(Title Image: schoolsweek.co.uk)
If you believe what most headteachers and school governors tell parents and the media, Welsh schools don’t have a bullying problem.
We can perhaps accept that teachers and school staff are stuck between a rock and a hard place on the issue. There may be little to no hard evidence because it happens away from their gaze and is often low-level, manipulative (you wouldn’t believe the number of bullies who are convincing as victims) and persistent over several months or years rather than acted out in one big 1970s Grange Hill-style scrap.
School bullying deserves to be thrown into sharper focus in light of the apparent suicide of a pupil at St John Lloyd School in Llanelli – a school held in high regard academically and locally. Fingers are being pointed at the school authorities for their inadequate response to reports the pupil in question was being bullied.
There are various clauses in Education Acts that state pupil welfare should be a priority, that schools should have an anti-bullying policy and/or have measures to encourage good behaviour. Most of this is open to interpretation and left to individual schools to draft, meaning each school is going to deal with it differently.
Both the Children’s Commissioner and Estyn have raised concerns about poor school responses to bullying in the past and have called for action that, to date, is yet to be forthcoming.
We shouldn’t have to see a father going in front of the cameras in tears because their child died in a public institution that every single parent trusts won’t only do the basic things, but the absolute maximum to ensure their children are safe.
I’m not a fan of the “WE NEED A NEW LAW!!” approach to solving complicated social issues. However, it might be time to put anti-bullying measures on a stronger footing.
A clear message has to be sent to headteachers, school governors and alike that if they don’t deal with bullying and poor pupil behaviour appropriately, they’re breaking the law and will be sanctioned for it.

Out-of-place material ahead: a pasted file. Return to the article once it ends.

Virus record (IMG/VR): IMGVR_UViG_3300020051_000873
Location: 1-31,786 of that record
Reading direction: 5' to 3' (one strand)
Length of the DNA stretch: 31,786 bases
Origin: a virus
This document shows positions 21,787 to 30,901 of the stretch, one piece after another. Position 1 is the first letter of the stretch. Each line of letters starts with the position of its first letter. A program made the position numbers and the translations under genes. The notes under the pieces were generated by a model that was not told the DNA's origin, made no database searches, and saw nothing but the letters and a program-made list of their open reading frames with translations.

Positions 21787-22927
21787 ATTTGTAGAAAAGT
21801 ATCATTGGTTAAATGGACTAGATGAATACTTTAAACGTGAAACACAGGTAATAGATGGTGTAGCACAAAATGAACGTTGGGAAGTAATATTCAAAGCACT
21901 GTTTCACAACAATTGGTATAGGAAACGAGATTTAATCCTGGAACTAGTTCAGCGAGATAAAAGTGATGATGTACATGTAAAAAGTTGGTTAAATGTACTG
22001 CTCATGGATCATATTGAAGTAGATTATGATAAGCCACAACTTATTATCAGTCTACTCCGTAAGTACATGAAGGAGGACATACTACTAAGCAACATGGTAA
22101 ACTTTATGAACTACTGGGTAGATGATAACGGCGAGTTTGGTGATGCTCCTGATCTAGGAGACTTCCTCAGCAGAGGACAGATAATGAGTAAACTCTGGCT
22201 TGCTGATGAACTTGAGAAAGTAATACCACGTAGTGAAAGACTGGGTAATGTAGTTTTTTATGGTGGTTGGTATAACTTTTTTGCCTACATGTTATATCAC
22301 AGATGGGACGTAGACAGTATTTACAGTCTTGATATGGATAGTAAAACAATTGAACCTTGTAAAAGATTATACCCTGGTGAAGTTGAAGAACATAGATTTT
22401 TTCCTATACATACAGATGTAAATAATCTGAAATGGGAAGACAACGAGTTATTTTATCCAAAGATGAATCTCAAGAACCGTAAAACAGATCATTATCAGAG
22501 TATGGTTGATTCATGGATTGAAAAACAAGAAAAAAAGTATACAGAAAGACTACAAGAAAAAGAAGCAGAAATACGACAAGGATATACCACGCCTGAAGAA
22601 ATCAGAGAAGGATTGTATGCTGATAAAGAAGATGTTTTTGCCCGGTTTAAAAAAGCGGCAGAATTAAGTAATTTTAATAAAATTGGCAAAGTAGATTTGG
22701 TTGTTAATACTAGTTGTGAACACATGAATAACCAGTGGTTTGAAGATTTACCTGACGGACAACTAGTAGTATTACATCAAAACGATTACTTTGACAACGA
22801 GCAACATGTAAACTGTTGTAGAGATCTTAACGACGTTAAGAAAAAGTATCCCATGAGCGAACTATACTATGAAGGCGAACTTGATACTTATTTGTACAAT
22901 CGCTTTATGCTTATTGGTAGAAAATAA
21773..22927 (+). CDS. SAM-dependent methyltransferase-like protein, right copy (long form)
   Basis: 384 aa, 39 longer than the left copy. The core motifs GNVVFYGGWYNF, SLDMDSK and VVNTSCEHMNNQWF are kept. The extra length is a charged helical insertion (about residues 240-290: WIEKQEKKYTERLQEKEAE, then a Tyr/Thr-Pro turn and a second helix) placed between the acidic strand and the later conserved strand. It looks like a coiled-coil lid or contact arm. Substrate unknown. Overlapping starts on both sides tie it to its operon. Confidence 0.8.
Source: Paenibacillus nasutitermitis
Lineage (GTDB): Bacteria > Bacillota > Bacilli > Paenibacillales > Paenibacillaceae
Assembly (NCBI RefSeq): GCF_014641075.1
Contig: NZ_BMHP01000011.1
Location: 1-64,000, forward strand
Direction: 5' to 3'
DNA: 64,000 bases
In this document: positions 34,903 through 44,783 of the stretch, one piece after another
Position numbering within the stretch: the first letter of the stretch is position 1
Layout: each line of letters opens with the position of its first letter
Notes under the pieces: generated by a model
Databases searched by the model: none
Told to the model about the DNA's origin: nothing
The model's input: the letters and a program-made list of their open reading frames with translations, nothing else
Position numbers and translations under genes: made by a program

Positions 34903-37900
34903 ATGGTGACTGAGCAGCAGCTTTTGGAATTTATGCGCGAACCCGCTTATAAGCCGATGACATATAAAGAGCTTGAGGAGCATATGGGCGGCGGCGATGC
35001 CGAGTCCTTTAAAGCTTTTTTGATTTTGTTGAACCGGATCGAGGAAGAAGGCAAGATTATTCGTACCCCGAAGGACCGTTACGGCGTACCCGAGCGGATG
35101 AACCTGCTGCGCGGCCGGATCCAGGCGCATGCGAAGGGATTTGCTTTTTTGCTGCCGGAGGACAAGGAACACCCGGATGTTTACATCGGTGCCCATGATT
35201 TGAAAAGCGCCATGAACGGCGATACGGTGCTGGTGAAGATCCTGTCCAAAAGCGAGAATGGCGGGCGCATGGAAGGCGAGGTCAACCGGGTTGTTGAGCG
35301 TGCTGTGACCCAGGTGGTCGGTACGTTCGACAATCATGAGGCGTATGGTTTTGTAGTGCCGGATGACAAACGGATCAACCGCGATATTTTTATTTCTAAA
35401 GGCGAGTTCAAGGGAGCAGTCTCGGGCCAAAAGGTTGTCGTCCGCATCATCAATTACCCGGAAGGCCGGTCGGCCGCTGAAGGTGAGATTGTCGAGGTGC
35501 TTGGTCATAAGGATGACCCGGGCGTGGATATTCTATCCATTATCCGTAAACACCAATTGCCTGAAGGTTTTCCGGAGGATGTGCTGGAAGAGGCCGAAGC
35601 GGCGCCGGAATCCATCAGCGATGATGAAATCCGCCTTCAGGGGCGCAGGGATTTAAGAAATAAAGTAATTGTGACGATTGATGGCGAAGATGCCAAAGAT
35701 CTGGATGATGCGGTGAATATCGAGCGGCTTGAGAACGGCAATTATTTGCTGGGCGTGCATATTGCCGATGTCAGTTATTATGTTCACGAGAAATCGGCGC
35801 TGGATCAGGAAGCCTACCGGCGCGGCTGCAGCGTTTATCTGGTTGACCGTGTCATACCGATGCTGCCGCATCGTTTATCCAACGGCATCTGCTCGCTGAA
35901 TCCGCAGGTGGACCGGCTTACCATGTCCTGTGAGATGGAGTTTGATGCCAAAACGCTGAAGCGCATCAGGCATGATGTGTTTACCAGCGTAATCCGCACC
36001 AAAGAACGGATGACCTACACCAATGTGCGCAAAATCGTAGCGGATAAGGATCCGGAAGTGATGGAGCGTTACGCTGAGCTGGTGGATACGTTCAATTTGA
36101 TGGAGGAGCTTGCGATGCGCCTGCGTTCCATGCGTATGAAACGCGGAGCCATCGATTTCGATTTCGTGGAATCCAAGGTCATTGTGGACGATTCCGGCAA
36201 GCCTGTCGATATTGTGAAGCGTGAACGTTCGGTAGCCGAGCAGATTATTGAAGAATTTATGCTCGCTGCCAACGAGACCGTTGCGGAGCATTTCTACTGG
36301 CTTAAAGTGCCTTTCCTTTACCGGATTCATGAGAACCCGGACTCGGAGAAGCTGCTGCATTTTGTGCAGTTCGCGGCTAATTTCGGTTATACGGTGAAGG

Firstly, complaints handling and anti-bullying rules should be applied the same way in every school and independently monitored. That means proper record keeping, an escalation system depending on an objective seriousness of the abuse, a strict timescale for complaints to be dealt with and a way for pupils and parents to report bullying and appeal decisions independently.
Secondly, Wales could introduce a standardised demerit system for student behaviour that follows them through school and into further education, university or working life, effectively acting as a character reference. If schools need to be sent a message, so to should students: “Your cards will be marked if you persistently misbehave or bully others”.
Thirdly, punishments should fit the crime. There are already guidelines on when pupils should be expelled, suspended or temporarily removed from classes but perhaps they’re not being correctly applied in cases of pupil-on-pupil bullying. The victims should be paramount and should be protected – particularly if bullying crosses the line from “banter” to the kind of psychological abuse and physical assault that would see adults, at the very least, investigated by the police if not put before a judge.
Finally, schools should be punished for non-compliance. Fines would be inappropriate, so alternative sanctions might be more suitable such as being banned from taking part in extra-curricular activities for pupil welfare reasons (i.e. competitive school sports, foreign trips), removal of school governors, forcing staff to undertake additional child protection training, being moved towards or placed into special measures, or being blocked from attaining yellow or green status in the Welsh Government’s school assessment rankings regardless of their academic performance.
Schools should no longer be allowed to protect their reputations and shield themselves from criticism by denying they have a problem. It’ll be difficult, if not impossible, to end school bullying, but if we want to create a better learning environment for vulnerable children – often whose only offence is doing or being something that marks them out as different – it’ll have to start there.
Maybe bullying isn’t even the core problem; it’s the arse-covering by schools.